GAO: Many Bailout Recipients Operating in Tax-Haven Countries
Want to lower your taxes and maybe get a bailout?
The Government Accountability Office released a report today indicating that 83 of the 100 largest U.S. corporations — including many that are benefiting from Washington’s many taxpayer-funded bailouts — operate subsidiaries in countries known to be tax havens. Additionally, 63 of the 100 largest publicly-traded federal contractors have similar subsidiaries in the same spots, according to the report.
And that might not be all.
According to the GAO:
[T]he SEC only requires public corporations to report significant subsidiaries, so the number of subsidiaries in jurisdictions listed as tax havens or financial privacy jurisdictions for each corporation or federal contractor may be understated in this report.
Browsing the list of companies, you’ll find many of the same names we’ve heard in recent months connected to federal bailouts. For example, American International Group, which was bailed out last year to the tune of roughly $150 billion, has 18 subsidiaries in eight tax-haven countries, including Bahrain, Switzerland and Bermuda, the GAO found.
Bank of America — which received a $138 billion lifeline today, on top of $15 billion it’s already received under the Wall Street bailout (not to mention $10 billion injected into Merrill Lynch ahead of its acquisition by BoA) — operates 115 subsidiaries in 11 tax-haven countries, including Gibraltar and the Cayman Islands.
The list goes on.
So what does it mean? Well, it appears that these corporations are begging for taxpayers to bail them out for the bad investment decisions they made, while at the same time skirting their tax obligations to the United States. (I say “appears” because the GAO concedes that subsidiaries may be established in listed jurisdictions for a variety of nontax business reasons.” Still, for what other reason would Citigroup care to house operations on Aruba and the Isle of Man?).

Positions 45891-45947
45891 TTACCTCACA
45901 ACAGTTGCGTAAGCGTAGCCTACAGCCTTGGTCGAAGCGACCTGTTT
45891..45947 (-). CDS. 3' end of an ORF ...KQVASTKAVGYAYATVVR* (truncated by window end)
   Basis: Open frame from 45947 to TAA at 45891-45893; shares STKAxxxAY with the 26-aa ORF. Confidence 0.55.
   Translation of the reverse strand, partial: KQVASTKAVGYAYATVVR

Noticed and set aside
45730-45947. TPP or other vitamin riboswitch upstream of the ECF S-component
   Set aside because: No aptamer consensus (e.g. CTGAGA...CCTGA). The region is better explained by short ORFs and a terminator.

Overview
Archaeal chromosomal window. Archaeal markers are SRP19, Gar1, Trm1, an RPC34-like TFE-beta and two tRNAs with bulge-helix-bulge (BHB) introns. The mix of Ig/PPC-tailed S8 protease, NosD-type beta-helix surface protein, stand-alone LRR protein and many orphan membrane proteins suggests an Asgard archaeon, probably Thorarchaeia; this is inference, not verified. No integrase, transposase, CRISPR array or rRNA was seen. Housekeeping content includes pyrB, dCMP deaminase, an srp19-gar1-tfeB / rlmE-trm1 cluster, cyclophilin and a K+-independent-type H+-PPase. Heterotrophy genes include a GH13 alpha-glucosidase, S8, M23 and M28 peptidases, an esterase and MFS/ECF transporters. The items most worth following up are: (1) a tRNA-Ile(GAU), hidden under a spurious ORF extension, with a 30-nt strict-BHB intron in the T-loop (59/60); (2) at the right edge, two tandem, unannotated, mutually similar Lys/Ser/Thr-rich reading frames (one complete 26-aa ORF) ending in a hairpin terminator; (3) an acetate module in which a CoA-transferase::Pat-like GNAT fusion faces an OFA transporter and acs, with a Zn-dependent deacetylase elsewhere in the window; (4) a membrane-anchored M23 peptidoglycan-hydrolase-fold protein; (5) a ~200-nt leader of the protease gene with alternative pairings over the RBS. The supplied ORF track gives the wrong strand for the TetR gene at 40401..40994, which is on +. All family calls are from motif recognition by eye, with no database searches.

Some lawmakers are asking the same question. Sens. Byron Dorgan (D-N.D.) and Carl Levin (D-Mich.), who requested the GAO report, plan to introduce legislation “to shut down these tax dodgers,” as Dorgan said in a statement:
This report shows that some of our country’s largest companies and federal contractors, many of which are household names, continue to use offshore tax havens to avoid paying their fair share of taxes to the U.S. And, some of those companies have even received emergency economic funds from the government.
The companies, in the past, have argued that the U.S. tax code is over-burdensome, forcing them to operate in tax havens to remain competitive. Levin points out that that’s not always the case:
[N]ot all large U.S. companies are major tax haven users and there is great contrast between competitors. For example, Pepsi has 70 tax haven subsidiaries, while Coca Cola has 8; Morgan Stanley has 273, while Fannie Mae has 0; and Caterpillar has 49, while Deere has 3.
The lawmakers estimate that tax shelters cost the federal Treasury $100 billion each year.